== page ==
Steve

sleeclark@gmail.com

 

 

A Chain of Events

One anchor. One person. One person was responsible for bringing in thirty people legally into the United States.

How did it happen? By one act of kindness.

Was it good for America? Not at all.

Magical World

My father was an entrepreneur who started many companies. Some failed while others did very well. And over his life he employed lots of people and helped create a lot of wealth for them One of his employees was families had immigrated from Colombia.

She was a lovely lady who cleaned the office and helped around wherever she could. In her later years she helped my father and mother at their home.She did not speak English and first came here illegally. Since my father did not want any problems with the authorities, he paid for a lawyer and got her a green card. And over time  she got all of her documents, paid her taxes and became a U.S citizen.

Yet having lived here her entire life, she never learned English. Never took the time to learn the culture and never fully integrated into American life. She always lived as an outsider within the American system. And she knew her life was far better here than it ever could be in Colombia.

So now as a U.S citizen with full rights, she helped bring over her entire family from Colombia.. Her sister, daughter, husband, and nieces all immigrated here. And even today, she continues to bring over her extended family, all legally.

I always had a good relationship with Lydia and it became closer when I married my wife Rocio. When I moved back to N.Y, Lydia and my wife hit it off since they both spoke Spanish. And as I had children, Lydia helped me with my kids.

Lydia was the first person that opened my eyes to an America and a system that I never knew existed and would never be part of. It all happened when one of my daughters got sick and I had to take her to the emergency room. When Lydia saw the bill I had to pay, Lydia was first shocked that I paid and even more dismayed by my naïveté for paying the bill.

Lydia seeing how I overpaid for my daughters medical bills and other such things began to educate me informed me there are many ways to go to the emergency room and not have to pay the bill. In fact she began to teach me about the massive government system of services that are free to almost anybody, a system that I had no idea that existed.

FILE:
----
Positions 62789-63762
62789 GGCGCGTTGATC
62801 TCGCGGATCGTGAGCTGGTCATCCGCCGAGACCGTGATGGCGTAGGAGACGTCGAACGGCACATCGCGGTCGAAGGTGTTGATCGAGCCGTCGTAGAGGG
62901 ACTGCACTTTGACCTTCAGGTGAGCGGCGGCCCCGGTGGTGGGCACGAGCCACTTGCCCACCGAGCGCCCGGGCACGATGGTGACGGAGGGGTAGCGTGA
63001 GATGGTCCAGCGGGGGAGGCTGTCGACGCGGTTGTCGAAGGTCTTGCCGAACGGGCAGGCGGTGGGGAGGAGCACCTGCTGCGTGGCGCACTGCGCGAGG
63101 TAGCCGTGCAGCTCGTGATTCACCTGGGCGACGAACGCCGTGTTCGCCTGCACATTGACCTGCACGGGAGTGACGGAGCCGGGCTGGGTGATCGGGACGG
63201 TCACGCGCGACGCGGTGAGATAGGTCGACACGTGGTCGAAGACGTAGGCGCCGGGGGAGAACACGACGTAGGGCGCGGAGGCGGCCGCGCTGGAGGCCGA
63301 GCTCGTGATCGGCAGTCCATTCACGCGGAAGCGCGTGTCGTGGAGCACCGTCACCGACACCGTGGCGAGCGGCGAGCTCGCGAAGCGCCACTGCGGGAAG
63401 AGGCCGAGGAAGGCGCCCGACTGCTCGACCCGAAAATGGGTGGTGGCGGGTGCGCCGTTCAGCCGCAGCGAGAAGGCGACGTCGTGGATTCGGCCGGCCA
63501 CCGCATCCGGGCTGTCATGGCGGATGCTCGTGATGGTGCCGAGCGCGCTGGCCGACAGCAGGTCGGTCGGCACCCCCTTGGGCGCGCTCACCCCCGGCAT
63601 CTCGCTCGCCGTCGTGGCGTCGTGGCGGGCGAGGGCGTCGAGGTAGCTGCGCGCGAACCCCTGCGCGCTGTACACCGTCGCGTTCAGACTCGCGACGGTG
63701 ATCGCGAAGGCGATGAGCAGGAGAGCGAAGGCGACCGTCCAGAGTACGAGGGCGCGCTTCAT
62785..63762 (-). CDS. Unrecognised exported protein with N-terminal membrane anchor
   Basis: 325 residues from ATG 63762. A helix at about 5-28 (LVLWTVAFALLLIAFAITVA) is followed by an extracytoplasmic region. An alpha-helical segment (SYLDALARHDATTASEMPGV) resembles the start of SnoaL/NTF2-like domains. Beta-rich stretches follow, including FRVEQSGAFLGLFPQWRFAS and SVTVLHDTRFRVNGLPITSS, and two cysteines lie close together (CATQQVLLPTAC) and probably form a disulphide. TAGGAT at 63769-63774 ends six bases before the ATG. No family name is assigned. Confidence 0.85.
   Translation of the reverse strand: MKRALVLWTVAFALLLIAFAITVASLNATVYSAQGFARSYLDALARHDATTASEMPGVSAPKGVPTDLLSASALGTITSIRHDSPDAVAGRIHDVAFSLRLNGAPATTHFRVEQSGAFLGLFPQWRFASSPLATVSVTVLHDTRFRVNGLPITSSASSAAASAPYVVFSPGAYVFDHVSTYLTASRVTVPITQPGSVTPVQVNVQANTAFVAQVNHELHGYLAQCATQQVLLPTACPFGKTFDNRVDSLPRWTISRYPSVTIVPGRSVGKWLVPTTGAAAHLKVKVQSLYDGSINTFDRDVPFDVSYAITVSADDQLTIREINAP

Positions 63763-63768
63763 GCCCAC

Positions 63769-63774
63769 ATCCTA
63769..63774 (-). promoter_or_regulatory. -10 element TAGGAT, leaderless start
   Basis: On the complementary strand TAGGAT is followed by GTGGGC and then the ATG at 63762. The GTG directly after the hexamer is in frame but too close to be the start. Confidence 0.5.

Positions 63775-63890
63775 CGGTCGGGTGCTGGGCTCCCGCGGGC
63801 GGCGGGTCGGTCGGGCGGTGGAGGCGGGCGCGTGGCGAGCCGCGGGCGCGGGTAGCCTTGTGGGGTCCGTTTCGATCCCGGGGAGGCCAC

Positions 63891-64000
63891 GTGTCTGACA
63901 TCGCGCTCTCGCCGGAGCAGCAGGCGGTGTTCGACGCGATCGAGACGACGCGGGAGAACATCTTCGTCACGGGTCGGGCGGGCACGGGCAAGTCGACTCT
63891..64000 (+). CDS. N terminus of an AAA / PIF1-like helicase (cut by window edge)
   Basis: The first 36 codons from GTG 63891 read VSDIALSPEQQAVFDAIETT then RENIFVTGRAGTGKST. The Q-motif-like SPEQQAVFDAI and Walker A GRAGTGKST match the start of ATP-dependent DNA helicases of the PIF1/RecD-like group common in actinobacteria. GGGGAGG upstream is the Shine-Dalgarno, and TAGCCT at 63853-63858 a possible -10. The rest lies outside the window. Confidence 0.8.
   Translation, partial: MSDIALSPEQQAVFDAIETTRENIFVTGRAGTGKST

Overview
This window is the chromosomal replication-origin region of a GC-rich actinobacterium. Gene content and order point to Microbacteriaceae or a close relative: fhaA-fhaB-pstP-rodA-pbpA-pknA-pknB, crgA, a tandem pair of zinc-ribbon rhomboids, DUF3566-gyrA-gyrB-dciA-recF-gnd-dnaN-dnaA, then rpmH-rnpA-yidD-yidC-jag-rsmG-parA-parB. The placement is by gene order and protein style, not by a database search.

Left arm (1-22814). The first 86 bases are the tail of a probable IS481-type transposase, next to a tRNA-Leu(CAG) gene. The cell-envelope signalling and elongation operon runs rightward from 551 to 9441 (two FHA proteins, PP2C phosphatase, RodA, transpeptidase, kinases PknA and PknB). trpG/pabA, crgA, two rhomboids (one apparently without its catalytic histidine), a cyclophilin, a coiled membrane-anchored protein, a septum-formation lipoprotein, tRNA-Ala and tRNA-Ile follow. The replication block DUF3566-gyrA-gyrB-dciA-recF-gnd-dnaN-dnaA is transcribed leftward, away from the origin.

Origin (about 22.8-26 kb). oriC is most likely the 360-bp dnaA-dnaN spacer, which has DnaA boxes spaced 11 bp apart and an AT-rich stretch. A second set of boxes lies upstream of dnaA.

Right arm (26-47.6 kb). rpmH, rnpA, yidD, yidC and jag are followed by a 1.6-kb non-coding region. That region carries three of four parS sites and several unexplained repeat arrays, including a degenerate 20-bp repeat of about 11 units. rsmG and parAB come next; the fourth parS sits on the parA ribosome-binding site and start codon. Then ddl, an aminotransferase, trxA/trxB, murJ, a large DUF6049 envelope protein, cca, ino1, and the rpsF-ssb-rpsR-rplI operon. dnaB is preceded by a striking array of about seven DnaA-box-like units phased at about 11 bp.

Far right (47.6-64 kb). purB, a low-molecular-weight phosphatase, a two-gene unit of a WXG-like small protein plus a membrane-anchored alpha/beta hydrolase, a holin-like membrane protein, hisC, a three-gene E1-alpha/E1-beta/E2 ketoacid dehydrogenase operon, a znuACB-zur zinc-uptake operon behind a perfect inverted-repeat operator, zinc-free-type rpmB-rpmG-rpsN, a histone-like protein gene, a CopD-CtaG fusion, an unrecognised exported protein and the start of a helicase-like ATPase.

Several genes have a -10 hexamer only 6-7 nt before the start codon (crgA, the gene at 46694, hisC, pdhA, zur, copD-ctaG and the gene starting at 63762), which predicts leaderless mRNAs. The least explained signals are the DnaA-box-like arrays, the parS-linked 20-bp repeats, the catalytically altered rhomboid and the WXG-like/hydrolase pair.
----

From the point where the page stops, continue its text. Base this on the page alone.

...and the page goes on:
It reminded me of a Lydia who skit done years ago on Saturday Night Live where the black comedian Eddie Murphy dressed up as a white man in a  comedy and goes out to what it was like to live as a white man in America.

In the first scene the white Eddie Murphy enters a newsstand is not allowed to pay for the newspaper by the white owner, and as he surmises “I guess white people give each other things when black people are not around.”

In another scene, Eddie Murphy is on a bus which breaks out into a grand party after the last black person departs. Finally when Eddie Murphy goes to a bank to get a loan and is rejected by the black banker because he had no i.d, no job and no collateral, he eventually gets a $50,000 loan in cash, when a white banker intervenes on his behalf .

The skit is hilarious in that it was clearly over the top and yet when I began to see how Lydia lived, it reminded me of that skit. Comedy works because it touches on the nerves of truth. We all know that there are diffrent experiences people have that we will never be part of  because of our race, color or gender. It is normal. However, comedy of  my association with Lydia I was able to get a glimpse into the world of government programs and assistance that the majority of Americans have no idea they existed how they operated

Lydia had none or practically  no medical bills (Medicaid). She could go a Doctor at virtually no cost.She had access to free food (food stamps, E.B.T program). She received several monthly checks from a smorgasbord of government agencies that helped her pay for her housing and other miscellaneous expenses. She was set.